The small village of Dellmead is a peaceful place with a standard set of inhabitants. The vicar (who also happens to be lord of the manor), his son and his housekeeper; the publican and his wife; the doctor and his daughter; and so on. Despite the village having a reputation of devil-worship in the distant past, the days tend to pass quietly without incident. The only odd occurrence recently has been the removal of a carved figure of a past lady of the manor from the top of a tomb.
Until the carving seems to re-appear. Except that it’s not a statue, but a real dead body. In fact, it is the body of the lady of the manor – it seems that the vicar had a long-lost wife, who had come to the village. But (apparently) before she can meet the vicar, someone just happens to murder her. And the killer’s work is far from over…
Written in 1948, Devil’s Reckoning is the 35th book featuring Desmond Merrion and Inspector Arnold – an Inspector whose first step in every case is to assume that he won’t be able to find the murderer and call his friend Merrion. Needless to say, it take Merrion to spot the murderer with Arnold determined to fall into all of the traps and false assumptions that the killer intends.
It’s a decent outing for Merrion, this one, with a multiple killer on the loose. Not a common occurrence for a John Street/Miles Burton/John Rhode book – more often than not, in my experience, the case consists of a single crime – Death Sits On The Board is the obvious counter-example. This isn’t as strong as that outing, but it ticks along nicely with some nice ideas. Links between the characters are steadily revealed and it ticks along pleasantly enough.
But… while the motive takes a bit of guesswork, the killer is pretty obvious to anyone who’s read a mystery novel. It’s a bit of a missed opportunity in some ways, as it wouldn’t take much to hide the killer a little better, the devil-worship ideas could be played up a bit more, and a few more reasons that the other, unseen, residents of the village aren’t suspects in the mystery.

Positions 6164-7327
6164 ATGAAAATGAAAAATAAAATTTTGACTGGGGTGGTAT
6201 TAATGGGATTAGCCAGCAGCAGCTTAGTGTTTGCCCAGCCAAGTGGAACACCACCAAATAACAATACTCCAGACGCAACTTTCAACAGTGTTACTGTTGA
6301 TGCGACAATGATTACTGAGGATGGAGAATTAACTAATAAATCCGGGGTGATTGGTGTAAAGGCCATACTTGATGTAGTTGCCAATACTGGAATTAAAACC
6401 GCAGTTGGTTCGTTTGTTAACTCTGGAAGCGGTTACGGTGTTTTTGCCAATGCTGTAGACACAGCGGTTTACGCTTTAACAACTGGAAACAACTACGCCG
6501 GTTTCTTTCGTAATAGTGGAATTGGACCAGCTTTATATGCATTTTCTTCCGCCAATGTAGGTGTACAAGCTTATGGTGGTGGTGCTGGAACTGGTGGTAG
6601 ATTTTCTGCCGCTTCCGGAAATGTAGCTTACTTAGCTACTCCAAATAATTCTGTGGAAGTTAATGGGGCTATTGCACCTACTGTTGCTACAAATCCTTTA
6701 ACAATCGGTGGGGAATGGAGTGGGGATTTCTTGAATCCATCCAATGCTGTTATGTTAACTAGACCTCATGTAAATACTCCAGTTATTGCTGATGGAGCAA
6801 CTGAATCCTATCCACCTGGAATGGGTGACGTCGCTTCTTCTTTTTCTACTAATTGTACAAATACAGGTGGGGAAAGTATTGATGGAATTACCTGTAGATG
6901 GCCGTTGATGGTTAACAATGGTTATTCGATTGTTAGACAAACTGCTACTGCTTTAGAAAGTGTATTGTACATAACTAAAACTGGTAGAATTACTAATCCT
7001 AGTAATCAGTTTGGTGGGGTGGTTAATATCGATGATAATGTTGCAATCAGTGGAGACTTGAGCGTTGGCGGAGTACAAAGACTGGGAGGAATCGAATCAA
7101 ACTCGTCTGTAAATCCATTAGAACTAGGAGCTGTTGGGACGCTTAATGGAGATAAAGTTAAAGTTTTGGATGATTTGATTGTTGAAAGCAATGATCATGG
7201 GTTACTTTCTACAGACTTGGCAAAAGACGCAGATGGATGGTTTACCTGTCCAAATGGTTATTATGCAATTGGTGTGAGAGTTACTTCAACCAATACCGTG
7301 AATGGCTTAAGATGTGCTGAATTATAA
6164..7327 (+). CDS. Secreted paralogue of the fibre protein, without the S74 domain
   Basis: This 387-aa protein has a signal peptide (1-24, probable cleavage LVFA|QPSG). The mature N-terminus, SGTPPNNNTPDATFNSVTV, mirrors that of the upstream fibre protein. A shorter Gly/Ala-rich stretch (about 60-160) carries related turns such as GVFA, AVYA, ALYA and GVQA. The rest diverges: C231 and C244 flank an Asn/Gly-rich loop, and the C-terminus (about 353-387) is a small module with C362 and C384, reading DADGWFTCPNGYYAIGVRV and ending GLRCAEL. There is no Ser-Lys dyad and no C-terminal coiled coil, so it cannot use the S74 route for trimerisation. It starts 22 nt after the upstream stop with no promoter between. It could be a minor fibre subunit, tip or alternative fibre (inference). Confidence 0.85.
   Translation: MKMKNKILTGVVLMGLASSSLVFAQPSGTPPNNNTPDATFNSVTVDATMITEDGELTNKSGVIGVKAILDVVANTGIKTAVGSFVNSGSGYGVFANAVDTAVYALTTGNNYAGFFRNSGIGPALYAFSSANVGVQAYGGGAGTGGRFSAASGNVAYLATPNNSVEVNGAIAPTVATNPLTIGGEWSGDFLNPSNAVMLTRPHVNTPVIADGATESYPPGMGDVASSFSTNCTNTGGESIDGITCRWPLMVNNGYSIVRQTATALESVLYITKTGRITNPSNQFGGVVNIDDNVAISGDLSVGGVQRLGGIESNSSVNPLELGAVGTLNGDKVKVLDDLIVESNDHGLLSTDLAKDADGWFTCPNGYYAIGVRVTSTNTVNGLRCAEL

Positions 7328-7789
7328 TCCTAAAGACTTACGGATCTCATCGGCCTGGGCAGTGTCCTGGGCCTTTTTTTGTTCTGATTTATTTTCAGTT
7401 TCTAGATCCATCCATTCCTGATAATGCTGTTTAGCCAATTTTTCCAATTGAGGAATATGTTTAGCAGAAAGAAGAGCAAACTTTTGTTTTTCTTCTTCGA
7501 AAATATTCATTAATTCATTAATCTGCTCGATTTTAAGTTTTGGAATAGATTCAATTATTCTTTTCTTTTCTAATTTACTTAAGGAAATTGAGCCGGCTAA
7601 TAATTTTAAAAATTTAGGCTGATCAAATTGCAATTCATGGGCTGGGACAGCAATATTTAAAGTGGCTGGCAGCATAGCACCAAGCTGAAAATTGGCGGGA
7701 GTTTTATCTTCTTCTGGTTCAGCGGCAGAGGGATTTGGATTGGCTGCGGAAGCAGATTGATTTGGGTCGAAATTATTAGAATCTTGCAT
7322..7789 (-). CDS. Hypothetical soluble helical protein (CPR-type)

Some signs of the times:
- Once again, the entire cast is happily smoking away
- The publican’s wife is delightfully described as someone who, a hundred years ago, would have been on a ducking stool. But to quote one character: “Unfortunately, those good customs have fallen into abeyance.”
- Signatures are verified as convincingly genuine due to simply comparing them to another sample with the naked eye. So apparently convincing forgers don’t exist in 1948.
- And the ending? Not the unmasking of the killer, but the fate of the village. Very much of its time and really, really odd. It’s sort of a spoiler – not for the overall plot, but it’s so odd…
Anyway, this book is available on the Internet Archive for free – see this post as to how to read it – and it’s a decent mid-level Burton. Worth A Look.
This is the first of my Twenty Books Of Summer 2017 – stay tuned for the rest.